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The 48 prophets and seven prophetesses of Judaism, according to Rashi.[1] The last Jewish prophet is believed to have been Malachi. In Jewish tradition it is believed that the period of prophecy, called Nevuah, ended with Haggai, Zechariah, and Malachi at which time the "Holy Spirit departed from Israel".[2][3]

Contents

ProphetsEdit

According to Rashi, there were 48 prophets and seven prophetesses.[4][1]

The 48 prophetsEdit

  1. Abraham
  2. Isaac
  3. Jacob
  4. Moses
  5. Aaron
  6. Joshua
  7. Phineas
  8. Elkanah
  9. Eli
  10. Samuel (Shmu'el שמואל)
  11. Gad
  12. Nathan
  13. David
  14. Solomon
  15. Iddo
  16. Michaiah son of Imlah
  17. Obadiah or Ovadyah [עובדיה]
  18. Ahijah the Shilonite
  19. Jehu son of Hanani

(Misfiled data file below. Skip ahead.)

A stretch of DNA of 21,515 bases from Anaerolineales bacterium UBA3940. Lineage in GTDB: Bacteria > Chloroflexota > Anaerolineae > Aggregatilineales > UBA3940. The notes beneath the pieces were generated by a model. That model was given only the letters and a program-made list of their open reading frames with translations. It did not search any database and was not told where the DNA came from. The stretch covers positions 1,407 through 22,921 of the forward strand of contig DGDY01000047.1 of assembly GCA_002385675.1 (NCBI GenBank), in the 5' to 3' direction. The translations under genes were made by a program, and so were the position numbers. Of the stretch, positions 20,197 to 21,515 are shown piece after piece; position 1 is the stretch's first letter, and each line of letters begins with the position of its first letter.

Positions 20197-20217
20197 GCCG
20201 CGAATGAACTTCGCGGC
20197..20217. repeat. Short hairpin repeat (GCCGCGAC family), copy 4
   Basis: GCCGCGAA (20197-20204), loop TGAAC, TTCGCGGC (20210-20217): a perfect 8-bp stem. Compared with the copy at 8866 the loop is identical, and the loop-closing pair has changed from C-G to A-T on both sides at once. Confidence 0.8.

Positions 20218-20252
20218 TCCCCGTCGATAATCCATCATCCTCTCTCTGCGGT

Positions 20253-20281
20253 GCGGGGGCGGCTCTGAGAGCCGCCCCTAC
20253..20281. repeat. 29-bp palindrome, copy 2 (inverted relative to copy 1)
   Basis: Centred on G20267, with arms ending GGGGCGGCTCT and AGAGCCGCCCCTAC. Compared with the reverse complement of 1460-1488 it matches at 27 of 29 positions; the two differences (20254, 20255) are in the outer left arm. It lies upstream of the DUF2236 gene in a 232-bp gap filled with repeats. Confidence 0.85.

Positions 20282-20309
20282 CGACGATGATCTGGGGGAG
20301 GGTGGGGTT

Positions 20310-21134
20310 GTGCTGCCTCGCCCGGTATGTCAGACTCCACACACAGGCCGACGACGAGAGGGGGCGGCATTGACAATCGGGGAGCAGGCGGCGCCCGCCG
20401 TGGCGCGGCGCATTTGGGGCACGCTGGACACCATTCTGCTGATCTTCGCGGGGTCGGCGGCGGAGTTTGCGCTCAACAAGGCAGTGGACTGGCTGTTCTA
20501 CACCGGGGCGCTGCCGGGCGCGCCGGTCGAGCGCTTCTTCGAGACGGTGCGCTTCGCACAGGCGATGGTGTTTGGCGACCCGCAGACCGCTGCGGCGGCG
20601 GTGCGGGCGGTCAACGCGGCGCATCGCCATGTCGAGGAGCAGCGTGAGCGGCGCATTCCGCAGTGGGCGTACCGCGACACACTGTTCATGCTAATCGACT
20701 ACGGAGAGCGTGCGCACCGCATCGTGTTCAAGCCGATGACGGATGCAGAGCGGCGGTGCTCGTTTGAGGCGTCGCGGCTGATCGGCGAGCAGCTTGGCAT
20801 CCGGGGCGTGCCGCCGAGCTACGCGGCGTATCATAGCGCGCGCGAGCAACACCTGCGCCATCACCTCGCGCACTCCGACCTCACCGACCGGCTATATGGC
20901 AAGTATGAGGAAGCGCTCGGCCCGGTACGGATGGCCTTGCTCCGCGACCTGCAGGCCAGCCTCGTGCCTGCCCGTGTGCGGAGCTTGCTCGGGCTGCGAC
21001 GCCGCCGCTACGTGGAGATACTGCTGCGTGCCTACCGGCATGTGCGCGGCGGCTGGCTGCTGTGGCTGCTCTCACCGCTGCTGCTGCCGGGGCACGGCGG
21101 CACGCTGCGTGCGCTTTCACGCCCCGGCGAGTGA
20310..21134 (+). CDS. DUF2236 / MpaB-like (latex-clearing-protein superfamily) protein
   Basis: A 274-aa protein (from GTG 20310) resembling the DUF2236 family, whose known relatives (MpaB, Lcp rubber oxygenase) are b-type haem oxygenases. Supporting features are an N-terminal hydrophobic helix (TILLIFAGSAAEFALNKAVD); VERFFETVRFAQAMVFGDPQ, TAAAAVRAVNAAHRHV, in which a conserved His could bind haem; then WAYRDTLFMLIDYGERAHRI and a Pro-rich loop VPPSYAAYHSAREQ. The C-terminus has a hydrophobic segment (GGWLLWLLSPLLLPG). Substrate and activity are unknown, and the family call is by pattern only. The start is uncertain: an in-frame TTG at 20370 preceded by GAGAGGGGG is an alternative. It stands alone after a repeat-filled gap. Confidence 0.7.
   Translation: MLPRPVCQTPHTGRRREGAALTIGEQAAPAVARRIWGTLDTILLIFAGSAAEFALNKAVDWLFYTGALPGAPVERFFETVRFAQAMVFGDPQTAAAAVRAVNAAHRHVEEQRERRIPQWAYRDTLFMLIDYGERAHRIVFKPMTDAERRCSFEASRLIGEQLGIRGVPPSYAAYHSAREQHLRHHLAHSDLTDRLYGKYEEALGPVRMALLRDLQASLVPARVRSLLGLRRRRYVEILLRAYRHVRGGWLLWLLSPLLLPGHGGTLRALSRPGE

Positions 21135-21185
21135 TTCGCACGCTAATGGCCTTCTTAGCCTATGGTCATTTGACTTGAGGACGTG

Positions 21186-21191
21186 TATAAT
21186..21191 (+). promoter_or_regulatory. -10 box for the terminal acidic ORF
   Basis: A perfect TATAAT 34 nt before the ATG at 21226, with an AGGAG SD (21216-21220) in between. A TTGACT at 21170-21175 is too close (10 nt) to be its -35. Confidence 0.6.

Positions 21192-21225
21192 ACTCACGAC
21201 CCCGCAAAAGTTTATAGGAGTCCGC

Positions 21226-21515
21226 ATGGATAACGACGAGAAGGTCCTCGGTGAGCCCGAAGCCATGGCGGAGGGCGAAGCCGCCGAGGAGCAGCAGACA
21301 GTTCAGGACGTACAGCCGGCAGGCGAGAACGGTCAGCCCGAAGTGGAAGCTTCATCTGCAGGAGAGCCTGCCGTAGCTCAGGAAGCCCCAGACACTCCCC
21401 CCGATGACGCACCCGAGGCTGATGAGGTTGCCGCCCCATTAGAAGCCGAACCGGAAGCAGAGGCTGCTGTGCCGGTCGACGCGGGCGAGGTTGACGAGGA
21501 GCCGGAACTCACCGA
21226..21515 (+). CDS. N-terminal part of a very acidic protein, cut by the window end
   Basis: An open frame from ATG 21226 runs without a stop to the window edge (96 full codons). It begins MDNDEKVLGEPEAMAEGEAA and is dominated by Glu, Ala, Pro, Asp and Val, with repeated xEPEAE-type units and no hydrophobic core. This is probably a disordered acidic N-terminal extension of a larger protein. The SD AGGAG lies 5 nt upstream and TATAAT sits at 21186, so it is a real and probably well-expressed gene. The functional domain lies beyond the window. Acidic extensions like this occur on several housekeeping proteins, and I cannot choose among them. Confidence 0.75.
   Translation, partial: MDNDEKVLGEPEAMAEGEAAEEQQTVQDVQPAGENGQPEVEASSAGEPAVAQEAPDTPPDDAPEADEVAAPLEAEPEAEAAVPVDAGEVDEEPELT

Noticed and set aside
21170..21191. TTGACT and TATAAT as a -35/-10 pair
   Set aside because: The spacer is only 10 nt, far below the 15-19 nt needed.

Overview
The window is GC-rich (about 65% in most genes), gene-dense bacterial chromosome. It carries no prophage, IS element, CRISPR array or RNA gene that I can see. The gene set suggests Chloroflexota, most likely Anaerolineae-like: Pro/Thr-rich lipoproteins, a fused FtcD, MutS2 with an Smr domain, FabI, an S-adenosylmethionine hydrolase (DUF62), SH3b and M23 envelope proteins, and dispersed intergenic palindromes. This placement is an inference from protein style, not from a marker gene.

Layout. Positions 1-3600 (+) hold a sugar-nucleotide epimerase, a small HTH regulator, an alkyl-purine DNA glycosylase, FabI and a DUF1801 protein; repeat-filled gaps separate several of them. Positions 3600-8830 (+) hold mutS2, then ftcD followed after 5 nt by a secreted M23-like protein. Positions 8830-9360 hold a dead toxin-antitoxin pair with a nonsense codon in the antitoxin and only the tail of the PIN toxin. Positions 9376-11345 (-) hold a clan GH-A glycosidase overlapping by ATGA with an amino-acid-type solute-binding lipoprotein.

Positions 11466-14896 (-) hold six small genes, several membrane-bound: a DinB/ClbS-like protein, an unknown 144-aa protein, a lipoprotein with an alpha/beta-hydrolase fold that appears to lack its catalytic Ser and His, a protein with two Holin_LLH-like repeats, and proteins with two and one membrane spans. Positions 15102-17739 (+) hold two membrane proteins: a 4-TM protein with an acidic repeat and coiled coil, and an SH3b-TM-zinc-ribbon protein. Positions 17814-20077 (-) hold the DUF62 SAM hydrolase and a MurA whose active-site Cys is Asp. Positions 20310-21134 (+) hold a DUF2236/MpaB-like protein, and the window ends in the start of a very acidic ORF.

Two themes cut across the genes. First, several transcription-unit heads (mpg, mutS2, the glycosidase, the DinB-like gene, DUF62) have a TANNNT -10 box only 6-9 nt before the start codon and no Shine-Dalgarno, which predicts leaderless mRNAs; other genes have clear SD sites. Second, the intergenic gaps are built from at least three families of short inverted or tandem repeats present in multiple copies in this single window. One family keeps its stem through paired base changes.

20. Azariah son of Oded
  21. Jahaziel the Levite
  22. Eliezer son of Dodavahu
  23. Hosea or Hoshea [הושע]
  24. Amos [עמוס]
  25. Micah the Morashtite or Mikhah [מיכה]
  26. Amoz
  27. Elijah
  28. Elisha
  29. Jonah son of Amittai or Yonah [יונה]
  30. Isaiah (Yeshayahu [ישעיהו])
  31. Joel or Yo'el [יואל]
  32. Nahum or Nachum [נחום]
  33. Habakkuk or Habaquq [חבקוק]
  34. Zephaniah or Tsefania [צפניה]
  35. Uriah
  36. Jeremiah
  37. Ezekiel
  38. Shemaiah
  39. Baruch
  40. Neriah
  41. Seraiah
  42. Mehseiah
  43. Haggai [חגי]
  44. Zechariah Zekharia [זכריה]
  45. Malachi or Malakhi [מלאכי]
  46. Mordecai Bilshan
  47. Oded
  48. Hanani

The seven prophetessesEdit

  1. Sarah
  2. Miriam
  3. Deborah
  4. Hannah
  5. Abigail
  6. Huldah
  7. Esther

See alsoEdit

ReferencesEdit

  1. ^ a b Scherman, Nosson. The Stone Edition Tanach. Mesorah Publications, Limited. p. 2038. |access-date= requires |url= (help)
  2. ^ A Dictionary of the Jewish-Christian Dialogue, Paulist Press (1995), p167.
  3. ^ Light of Prophecy Union of Orthodox Jewish Congregations of America/National Conference of Synagogue Youth (1990), p6.
  4. ^ Megillah 14a and glosses ad loc.

External linksEdit